Civil War Era Hand-Tinted Salt Paper Print of Woman in Green Dress
This is a RARE and unusual paper photograph of a woman in a green dress with gold jewelry. If you were to look up this type of picture you would use the search terms salted paper prints or salt print.
This salt paper print is of a woman wearing a wonderful green dress, gold rings, beautiful earrings, and a white lace collar. She is in her original gold painted plaster of paris frame with most of the decorative design still intact. The design is a spray of flowers held together with a small ribbon with the fragments of the large ribbon at the top represented by the metal wire undercarriage.
These would have been prized possessions displayed in the 1860's homes of middle class families. This lady was from the Philadelphia area and is painted with the steady and artistic hand of W. N. Weightman. If you are a re-enactor or just love rare and unusual items from the Civil War era, this painting would make a wonderful addition to your collection.
Mounted on its original gilt-embossed sheet that is about 8 x 10 inches, it has the photographer's imprint at bottom: "Phot. by R. N. Keely, 5th & Coates St., Philada." and was hand-tinted by W. N. Weightman who was a well-known colorist in the mid 1800's. (The last picture in this listing is of the death notice of Mr. Weightman that is from The Times Philadelphia, Pennsylvania, Oct 18, 1896.)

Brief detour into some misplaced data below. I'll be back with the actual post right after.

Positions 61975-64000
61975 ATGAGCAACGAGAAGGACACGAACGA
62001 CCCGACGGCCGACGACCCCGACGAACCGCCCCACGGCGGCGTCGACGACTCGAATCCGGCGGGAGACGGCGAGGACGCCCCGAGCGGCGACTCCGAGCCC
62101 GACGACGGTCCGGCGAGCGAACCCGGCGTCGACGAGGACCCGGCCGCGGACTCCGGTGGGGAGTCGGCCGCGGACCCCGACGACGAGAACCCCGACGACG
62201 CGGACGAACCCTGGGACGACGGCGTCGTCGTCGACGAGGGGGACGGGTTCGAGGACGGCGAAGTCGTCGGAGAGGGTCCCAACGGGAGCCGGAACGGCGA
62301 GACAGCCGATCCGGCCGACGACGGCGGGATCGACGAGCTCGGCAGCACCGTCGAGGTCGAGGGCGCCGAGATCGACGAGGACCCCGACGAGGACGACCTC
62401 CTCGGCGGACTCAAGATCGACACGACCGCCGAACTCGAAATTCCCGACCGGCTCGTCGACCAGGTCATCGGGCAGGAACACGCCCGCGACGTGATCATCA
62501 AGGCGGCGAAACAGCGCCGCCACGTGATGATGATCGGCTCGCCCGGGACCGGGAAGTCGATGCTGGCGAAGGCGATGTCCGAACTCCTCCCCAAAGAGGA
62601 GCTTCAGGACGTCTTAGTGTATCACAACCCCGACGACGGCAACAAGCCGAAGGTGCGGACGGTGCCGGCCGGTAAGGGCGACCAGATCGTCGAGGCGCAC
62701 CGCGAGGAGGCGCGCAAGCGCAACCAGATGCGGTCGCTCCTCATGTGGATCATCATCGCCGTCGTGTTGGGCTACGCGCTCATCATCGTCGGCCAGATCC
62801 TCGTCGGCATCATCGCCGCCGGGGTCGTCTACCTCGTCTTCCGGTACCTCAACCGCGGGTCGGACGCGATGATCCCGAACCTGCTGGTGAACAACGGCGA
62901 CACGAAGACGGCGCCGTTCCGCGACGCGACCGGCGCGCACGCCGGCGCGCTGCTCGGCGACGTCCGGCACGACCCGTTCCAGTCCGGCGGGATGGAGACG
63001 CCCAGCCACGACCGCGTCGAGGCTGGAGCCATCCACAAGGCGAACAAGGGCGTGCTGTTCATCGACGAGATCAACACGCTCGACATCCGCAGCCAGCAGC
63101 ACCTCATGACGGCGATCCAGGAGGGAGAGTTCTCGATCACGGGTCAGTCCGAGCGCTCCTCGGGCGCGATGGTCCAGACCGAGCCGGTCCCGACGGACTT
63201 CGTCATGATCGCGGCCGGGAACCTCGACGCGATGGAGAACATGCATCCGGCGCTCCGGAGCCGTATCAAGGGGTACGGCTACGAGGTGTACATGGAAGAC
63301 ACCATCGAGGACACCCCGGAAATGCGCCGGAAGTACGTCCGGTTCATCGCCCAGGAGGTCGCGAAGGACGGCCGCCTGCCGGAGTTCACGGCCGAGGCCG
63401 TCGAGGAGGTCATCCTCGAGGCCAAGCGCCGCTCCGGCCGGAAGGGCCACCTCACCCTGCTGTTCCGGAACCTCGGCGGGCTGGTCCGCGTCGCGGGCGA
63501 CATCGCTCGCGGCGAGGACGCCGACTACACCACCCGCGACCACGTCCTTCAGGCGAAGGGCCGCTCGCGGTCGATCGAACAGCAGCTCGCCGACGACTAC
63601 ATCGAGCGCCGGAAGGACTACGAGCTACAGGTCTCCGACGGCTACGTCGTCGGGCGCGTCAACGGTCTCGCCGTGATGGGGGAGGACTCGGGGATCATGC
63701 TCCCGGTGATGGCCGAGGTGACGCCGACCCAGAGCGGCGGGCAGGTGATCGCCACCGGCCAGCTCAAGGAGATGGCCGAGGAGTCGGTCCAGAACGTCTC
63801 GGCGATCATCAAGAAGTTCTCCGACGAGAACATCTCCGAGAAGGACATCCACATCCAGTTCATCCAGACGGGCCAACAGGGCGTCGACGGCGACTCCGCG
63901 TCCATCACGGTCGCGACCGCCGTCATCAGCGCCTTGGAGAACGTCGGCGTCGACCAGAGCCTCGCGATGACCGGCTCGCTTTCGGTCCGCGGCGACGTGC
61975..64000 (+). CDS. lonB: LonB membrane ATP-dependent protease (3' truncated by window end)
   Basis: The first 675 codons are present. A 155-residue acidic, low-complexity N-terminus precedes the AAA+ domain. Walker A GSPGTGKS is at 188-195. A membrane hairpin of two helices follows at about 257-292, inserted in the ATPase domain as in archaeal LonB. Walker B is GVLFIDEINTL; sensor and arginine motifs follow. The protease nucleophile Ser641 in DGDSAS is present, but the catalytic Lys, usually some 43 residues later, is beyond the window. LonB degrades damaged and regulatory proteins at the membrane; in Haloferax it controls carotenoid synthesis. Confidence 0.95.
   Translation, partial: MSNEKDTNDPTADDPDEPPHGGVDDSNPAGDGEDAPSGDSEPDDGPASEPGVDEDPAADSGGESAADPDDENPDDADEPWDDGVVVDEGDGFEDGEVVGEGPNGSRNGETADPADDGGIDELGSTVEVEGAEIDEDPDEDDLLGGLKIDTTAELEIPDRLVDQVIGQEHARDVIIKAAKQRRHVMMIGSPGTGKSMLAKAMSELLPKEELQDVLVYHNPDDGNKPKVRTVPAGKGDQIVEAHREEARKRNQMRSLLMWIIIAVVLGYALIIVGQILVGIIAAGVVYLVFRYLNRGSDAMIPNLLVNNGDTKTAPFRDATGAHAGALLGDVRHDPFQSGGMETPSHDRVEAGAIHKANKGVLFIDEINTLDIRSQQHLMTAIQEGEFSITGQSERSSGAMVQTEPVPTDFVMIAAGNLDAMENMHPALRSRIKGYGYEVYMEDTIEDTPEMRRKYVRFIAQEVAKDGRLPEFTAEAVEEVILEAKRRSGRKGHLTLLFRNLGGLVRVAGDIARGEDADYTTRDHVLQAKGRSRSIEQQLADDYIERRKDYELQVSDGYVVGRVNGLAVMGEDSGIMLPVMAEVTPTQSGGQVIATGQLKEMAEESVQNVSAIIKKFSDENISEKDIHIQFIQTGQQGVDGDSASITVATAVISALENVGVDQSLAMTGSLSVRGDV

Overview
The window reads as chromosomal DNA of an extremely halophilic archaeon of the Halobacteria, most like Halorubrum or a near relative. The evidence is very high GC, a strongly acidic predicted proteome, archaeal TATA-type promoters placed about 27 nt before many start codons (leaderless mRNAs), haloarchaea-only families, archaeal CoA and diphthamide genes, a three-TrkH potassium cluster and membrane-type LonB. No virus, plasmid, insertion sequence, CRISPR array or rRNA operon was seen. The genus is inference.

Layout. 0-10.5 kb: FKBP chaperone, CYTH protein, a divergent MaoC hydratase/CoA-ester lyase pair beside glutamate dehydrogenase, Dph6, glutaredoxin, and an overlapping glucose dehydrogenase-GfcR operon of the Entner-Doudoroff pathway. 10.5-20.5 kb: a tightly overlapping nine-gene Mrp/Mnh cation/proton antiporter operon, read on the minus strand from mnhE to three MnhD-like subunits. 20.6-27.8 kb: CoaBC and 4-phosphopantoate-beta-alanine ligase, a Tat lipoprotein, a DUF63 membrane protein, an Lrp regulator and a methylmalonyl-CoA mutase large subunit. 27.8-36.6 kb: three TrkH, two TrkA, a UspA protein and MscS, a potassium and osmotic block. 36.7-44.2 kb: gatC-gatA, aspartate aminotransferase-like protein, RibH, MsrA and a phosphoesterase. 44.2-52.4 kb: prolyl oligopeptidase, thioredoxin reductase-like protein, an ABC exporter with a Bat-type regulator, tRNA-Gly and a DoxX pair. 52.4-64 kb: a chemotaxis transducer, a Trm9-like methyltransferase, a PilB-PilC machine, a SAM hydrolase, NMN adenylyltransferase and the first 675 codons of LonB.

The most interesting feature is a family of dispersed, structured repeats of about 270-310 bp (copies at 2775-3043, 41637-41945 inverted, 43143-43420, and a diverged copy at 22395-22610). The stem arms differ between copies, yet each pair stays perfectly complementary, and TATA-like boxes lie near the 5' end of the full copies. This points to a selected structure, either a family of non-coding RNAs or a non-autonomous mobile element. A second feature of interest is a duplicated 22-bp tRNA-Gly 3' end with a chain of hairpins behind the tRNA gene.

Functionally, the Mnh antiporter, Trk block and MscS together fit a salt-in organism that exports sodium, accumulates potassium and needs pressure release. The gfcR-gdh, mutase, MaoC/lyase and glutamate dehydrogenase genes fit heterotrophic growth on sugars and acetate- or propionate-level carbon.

The picture itself measures 8" x 10".
Below is a description of the process used to make salt paper prints:
This type of photography (salted print process) was the first to create a positive image from a negative, allowing the picture to be easily reproduced by the photographer. The salted paper process was called “printing out" which means that the image was formed by light rather than developed with chemicals. Light-sensitive silver chloride was brushed onto the paper in a room with dark or subdued lighting and then a negative was directly pressed to the paper surface and then it was exposed to sunlight that produced the image. The next step in the procedture was to submerge the print in a salt bath that removed excess silver chloride and stop development. It was then rinsed under running water for fifteen minutes to remove the rest of the chemicals.
The matte finish produced by this procedure allowed a colorist to add color to the picture through hand-tinting of the image. The signature of the colorist of this picture can be seen on the left side along her dress.
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